A remote lighthouse. A divided family. A chilling secret.
Making sandcastles has never been so dangerous…
Hazel Ladd has spent her life hiding the love she feels for one of her daughters and disguising the hatred she feels for the other. After fifteen years apart they all meet up for a long weekend. Hazel’s guilty secret is finally torn from her and the long-anticipated reunion ends in disaster.
All she’d ever tried to do was protect her daughters from the truth…
Set against the haunting backdrop of a wintry Norfolk coastline and a remote lighthouse that overlooks the bleak North Sea, this is a disturbing portrayal of a deeply complex mother with a secretive past, whose longed-for reunion with her two estranged daughters is not all it seems…
The Long Weekend is actually the first paperback in my 2017 Physical Book Challenge. Since getting a Kindle a few years ago I’ve been terrible at reading actual physical books with paper pages that require me to move my hands to turn, and don’t get me started on the bookmark that kept trying to hide from me. The point of this challenge is I have to aim to read two physical books each month, and the first new book I start each month must be a physical book. It was a pleasure to begin this challenge with this wonderfully dark and disturbing 5 star read.
This story is about a rather divided and dysfunctional family who agree to meet up at a remote lighthouse for a long weekend. I started this book thinking the lighthouse was going to be spooky and the mother and her two grown-up daughters were going to have lots of arguments. I was not prepared for what actually happened within the pages of this book. Each night I read it, the story would sneak into my dreams, and haunt me throughout the day until I had time to read more of it the following night. This book completely took hold of my mind for the whole time I was reading it.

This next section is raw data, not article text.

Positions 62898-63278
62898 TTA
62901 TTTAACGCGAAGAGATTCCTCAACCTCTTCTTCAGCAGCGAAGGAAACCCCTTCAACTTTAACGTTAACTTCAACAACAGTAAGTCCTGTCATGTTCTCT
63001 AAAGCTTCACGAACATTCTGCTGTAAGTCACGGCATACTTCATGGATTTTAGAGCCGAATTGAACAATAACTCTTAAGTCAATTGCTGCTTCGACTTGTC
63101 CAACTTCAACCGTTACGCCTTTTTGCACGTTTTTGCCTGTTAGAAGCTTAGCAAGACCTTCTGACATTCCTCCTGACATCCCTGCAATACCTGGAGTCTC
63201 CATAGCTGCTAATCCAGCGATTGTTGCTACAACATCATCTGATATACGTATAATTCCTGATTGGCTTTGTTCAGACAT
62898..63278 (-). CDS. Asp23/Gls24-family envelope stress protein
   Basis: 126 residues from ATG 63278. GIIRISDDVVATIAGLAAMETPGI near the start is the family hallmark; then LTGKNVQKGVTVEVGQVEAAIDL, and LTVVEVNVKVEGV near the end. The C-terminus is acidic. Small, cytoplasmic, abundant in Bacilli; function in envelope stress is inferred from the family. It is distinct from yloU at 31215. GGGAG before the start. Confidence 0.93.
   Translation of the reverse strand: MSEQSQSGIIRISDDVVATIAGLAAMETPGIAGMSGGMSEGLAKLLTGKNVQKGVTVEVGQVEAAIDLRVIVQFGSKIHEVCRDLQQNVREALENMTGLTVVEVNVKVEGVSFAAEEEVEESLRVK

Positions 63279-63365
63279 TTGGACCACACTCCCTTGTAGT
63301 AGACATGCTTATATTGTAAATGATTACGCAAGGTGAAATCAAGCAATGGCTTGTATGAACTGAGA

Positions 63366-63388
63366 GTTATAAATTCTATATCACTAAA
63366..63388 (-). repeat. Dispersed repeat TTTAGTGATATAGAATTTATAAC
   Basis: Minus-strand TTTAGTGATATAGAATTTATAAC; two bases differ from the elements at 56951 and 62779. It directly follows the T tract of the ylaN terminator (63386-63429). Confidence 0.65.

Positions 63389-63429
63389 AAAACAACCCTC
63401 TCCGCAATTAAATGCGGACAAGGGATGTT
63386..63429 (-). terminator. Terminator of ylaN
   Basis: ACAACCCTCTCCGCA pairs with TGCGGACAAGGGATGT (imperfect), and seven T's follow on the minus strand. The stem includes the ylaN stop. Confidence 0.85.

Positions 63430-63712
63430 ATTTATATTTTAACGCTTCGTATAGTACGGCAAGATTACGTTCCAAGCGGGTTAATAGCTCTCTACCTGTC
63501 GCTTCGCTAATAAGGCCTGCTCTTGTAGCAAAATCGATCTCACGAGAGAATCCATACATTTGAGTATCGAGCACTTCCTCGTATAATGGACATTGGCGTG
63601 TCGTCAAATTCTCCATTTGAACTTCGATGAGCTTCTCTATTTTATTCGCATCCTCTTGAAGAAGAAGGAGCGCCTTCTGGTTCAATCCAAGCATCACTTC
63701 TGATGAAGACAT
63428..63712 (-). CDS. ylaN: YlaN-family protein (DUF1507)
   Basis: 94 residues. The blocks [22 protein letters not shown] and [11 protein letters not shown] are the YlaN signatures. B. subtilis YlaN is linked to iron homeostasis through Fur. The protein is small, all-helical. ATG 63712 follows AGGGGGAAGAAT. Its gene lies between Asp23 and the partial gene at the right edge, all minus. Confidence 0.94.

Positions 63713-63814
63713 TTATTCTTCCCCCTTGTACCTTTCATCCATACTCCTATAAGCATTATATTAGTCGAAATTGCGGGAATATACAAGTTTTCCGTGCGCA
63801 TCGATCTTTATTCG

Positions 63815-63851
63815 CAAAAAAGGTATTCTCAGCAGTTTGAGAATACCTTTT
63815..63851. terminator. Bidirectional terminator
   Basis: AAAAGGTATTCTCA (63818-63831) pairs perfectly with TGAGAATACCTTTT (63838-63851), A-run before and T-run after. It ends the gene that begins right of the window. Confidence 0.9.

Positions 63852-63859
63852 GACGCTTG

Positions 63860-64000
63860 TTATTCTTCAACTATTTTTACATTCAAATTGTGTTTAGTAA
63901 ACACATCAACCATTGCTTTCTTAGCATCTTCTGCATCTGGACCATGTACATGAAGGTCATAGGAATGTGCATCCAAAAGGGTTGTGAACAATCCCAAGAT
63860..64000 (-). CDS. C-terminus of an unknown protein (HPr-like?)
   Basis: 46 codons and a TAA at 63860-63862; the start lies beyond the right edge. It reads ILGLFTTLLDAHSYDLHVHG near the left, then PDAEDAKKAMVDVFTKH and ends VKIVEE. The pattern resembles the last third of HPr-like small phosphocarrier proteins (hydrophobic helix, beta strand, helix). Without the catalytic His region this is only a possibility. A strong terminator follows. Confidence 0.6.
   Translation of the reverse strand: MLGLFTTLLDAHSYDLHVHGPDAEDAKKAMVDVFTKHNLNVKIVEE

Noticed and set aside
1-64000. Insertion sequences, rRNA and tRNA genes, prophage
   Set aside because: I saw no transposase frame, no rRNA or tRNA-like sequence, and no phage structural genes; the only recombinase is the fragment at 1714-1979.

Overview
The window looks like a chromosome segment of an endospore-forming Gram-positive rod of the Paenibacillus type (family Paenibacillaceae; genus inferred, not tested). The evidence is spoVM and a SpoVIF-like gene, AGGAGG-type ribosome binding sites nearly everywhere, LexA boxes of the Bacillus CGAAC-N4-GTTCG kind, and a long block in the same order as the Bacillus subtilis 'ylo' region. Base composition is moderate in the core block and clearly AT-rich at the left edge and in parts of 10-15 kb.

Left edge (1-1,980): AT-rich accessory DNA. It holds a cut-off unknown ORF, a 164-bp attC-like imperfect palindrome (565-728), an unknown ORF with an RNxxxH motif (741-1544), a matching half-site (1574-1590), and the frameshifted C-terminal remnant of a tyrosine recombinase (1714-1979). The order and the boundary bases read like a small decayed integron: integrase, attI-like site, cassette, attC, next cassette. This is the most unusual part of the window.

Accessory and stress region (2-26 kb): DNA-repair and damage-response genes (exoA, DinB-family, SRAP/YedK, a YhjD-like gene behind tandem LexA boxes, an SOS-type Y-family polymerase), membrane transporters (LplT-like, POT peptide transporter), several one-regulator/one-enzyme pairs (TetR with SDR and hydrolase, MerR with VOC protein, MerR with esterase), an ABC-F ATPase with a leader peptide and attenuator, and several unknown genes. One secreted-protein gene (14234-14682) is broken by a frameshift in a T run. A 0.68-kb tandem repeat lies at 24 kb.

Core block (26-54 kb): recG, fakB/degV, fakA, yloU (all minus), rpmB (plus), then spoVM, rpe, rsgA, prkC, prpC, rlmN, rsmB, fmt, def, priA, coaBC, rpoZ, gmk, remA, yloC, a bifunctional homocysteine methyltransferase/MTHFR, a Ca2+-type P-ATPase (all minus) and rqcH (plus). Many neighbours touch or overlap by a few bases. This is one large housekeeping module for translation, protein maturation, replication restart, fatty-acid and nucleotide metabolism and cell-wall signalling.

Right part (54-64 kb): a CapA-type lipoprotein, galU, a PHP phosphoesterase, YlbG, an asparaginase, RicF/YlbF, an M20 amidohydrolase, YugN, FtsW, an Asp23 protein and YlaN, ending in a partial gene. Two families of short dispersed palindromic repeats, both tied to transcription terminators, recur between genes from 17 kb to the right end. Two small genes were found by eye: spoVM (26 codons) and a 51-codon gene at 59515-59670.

The Long Weekend has a clever plot with well-developed characters that you’re unsure whether to trust. I kept changing my mind about the characters, which had me feeling rather uneasy throughout this story.
If you think your family has issues, you need to read this book to help you put things in perspective!
I’ve admired this book cover for many months, regularly looking at my own paperback copy. Needless to say, it sent a shiver down my spine, when I suddenly noticed the silhouettes of a mother and her daughters on the cover after closing it once I’d reached page 83. It was a proper “Where did they come from?” moment.
This book turned out to be so much more than I expected it to be. This is an emotional and psychologically disturbing tale that I think many will enjoy and be pleasantly surprised by. Definitely an easy 5 stars from me.
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3 thoughts on “Book Review (5 Stars) – The Long Weekend, by Jane E. James”
Oo this is on my TBR!
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Bump it up the TBR pile, lovey. Hope you think it’s great too x
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